Common challenges faced by developmentally disabled children are as follows:
- Social Isolation: Perceived as slow, these kids are often ostracised by their peers. All it takes is one rumour, and most kids would start avoiding a mentally disabled child. Not just them, even the ones who try to befriend them are ridiculed.
- Bullying: People fear what they can’t understand and hate what they can’t conquer. The inability of children or even adults to understand the needs of a mentally disabled child can breed hatred, fear and contempt. Many kids with disabilities must face ridicule from their peers and are often called unflattering names.
- Low Self Esteem: Consistently poor academic performance can have a negative impact on their psyche. Complex topics might be difficult to grasp for any child. However, poor academic performance in natural subjects where their peers outclass them may make them have a low opinion of themselves.
- Loneliness: Due to social isolation and bullying, many children with mental disabilities suffer from loneliness.
- Medical Problems: Children that suffer from profound mental retardation are likely to have other health complications as well. These could include reduced vision, hearing issues, poor motor function, etc.
Parenting Tips to Help in Raising a Child with an Intellectual Disability
Parents can play a significant role in treating and raising a child with an intellectual disability. Here are a few tips to help build a differently-abled child:
- Encourage Independence: Children with mental disabilities have a slow learning curve. A parent telling their child that he cannot do anything will make him even more dependent and foster low self-esteem. One method to make kids independent is by breaking down complex tasks/ideas into simple ones.
- Follow Up On Academic Progress: Be active at parent-teacher meetings to find out what are the strengths and weaknesses of your child. Parent-teacher conferences can be an excellent forum where you can keep track of your child’s development. It can also be a place where a healthy exchange of ideas can take place.
- Socialise: Many parents limit their child’s interactions with others in a bid to protect them. Then there are others who wish to avoid unpleasant situations. While these are legitimate reasons, making a child socially active would foster a sense of normalcy.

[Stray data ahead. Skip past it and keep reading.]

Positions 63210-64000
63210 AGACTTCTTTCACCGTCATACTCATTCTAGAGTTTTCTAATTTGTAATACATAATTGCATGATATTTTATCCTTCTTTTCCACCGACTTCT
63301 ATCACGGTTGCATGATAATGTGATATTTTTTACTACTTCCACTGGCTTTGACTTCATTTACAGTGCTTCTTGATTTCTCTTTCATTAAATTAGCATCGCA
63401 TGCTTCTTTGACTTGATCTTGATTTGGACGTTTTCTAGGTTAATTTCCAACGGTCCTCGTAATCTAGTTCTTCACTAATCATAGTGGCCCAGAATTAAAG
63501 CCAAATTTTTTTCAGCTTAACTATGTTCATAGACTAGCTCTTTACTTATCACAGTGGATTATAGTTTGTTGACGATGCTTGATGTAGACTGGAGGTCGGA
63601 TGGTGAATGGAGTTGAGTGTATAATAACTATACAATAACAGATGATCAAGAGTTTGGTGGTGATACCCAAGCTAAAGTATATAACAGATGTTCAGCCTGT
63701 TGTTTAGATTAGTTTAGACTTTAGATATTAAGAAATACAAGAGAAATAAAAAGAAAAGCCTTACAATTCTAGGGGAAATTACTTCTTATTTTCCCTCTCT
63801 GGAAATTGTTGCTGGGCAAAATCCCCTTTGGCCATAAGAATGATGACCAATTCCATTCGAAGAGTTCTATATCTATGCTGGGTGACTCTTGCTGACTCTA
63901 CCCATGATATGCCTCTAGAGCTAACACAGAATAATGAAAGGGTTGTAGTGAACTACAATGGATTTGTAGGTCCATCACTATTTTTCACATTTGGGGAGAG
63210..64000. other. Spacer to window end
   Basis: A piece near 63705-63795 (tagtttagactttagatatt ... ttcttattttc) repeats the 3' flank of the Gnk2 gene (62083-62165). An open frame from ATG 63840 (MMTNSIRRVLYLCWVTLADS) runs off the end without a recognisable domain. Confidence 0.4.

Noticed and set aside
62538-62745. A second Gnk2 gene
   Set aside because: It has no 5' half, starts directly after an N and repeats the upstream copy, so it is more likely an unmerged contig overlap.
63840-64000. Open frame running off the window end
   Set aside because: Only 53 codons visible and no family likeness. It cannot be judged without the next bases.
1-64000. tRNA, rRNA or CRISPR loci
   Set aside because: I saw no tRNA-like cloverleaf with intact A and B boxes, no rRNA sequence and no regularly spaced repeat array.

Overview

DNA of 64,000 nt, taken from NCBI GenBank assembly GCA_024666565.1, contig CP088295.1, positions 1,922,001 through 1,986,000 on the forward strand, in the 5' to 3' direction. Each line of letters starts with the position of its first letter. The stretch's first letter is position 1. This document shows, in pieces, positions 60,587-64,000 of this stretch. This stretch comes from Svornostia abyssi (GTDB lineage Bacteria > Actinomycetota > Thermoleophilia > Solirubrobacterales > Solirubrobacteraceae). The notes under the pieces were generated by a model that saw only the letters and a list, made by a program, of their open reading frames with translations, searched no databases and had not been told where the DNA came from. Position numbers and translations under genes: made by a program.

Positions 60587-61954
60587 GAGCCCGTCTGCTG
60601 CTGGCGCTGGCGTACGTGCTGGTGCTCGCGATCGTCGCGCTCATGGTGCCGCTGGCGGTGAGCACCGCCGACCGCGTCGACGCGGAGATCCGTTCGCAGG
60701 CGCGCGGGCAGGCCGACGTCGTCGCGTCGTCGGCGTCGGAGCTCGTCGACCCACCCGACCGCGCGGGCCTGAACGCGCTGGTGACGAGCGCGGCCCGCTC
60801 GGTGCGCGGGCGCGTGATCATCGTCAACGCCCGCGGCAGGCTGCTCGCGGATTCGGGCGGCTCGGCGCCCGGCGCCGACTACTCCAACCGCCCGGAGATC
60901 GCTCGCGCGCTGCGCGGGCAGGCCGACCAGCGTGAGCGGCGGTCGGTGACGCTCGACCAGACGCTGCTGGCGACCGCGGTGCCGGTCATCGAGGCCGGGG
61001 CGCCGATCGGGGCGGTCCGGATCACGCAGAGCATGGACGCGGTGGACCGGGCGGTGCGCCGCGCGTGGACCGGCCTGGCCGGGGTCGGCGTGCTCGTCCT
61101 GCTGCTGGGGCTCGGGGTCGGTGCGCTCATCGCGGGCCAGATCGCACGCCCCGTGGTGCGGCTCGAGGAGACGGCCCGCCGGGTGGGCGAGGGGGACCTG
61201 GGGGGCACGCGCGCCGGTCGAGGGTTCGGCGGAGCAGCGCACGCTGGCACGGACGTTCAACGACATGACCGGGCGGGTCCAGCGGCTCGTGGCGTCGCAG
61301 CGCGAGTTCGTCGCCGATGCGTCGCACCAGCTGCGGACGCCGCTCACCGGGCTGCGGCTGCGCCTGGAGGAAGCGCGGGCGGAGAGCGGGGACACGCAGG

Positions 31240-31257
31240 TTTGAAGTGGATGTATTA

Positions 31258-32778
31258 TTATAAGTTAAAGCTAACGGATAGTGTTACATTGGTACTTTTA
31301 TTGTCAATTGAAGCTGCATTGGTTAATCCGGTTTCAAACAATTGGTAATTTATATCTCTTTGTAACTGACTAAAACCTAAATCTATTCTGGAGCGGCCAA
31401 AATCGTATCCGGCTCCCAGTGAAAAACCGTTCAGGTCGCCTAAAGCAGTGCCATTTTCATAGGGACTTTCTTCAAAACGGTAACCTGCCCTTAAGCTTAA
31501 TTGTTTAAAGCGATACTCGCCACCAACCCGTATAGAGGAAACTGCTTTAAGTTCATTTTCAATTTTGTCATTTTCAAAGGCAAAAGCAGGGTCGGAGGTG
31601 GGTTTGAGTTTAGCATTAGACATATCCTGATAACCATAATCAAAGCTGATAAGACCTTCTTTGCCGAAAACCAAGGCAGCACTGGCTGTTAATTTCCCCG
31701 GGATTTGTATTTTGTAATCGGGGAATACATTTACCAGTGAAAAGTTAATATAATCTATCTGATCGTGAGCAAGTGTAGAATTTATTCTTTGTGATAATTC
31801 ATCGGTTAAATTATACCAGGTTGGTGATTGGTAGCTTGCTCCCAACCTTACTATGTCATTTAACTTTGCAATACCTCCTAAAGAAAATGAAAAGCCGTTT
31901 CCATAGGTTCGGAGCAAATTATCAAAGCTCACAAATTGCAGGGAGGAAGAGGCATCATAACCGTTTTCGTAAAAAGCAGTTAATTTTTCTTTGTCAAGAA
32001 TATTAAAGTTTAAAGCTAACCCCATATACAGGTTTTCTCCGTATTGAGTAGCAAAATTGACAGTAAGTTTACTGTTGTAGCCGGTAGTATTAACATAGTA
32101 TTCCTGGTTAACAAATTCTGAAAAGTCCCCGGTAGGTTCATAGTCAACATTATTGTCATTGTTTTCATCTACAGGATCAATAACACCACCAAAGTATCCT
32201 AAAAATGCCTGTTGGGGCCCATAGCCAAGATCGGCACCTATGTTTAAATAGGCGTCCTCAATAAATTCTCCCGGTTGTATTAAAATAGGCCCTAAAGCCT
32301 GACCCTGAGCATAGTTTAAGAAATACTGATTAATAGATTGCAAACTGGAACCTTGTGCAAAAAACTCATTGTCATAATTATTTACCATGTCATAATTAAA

- Network: Taking care of a child with disabilities is difficult for parents. Often there are instances when parents go into depression or bickering takes place between the couple. It can be helpful to know that there are other parents out there who are going through the same ordeal. Networking helps parents a lot, as it not just acts as a support group but also becomes a place where parents can share their experiences and ideas to come up with new ways of raising kids with disabilities.
- Educate Themselves: Raising a mentally challenged child may be difficult, and counselling sessions with experts can help in overcoming these difficulties. Even if you are unable to meet an expert, buy books such as:
- When your Child has Disabilities by M.L. Batshaw
- A Parent’s and Teacher’s Guide to the Special Needs Child by Darrell M. Parker
- Routine: Develop a habit that can be followed by your kid as it can help them feel secure. School can be stressful, and a safe environment at home with a predictable routine can help them feel secure.
- Praise and Reward: Due to the challenges they face every day, low self-esteem issues are typical, and they need constant appreciation and affection to overcome those. Encouragement through a reward system can help boost their self-confidence. However, avoid any negative punishments as it is likely to demotivate them.
- Behaviour Management: Children with mental disabilities may find it difficult to cope with certain situations. In such cases, it is essential that they don’t dwell on their inability to comprehend those things. Diverting their mind would be a good idea in such situations. Something as simple as giving them headphones and making them listen to music would help in diverting their mind.
Many children who have intellectual challenges have in time, learned to overcome their disability and live healthy lives. Even the most difficult cases, children have responded well to proper treatment with many showing a semblance of normalcy.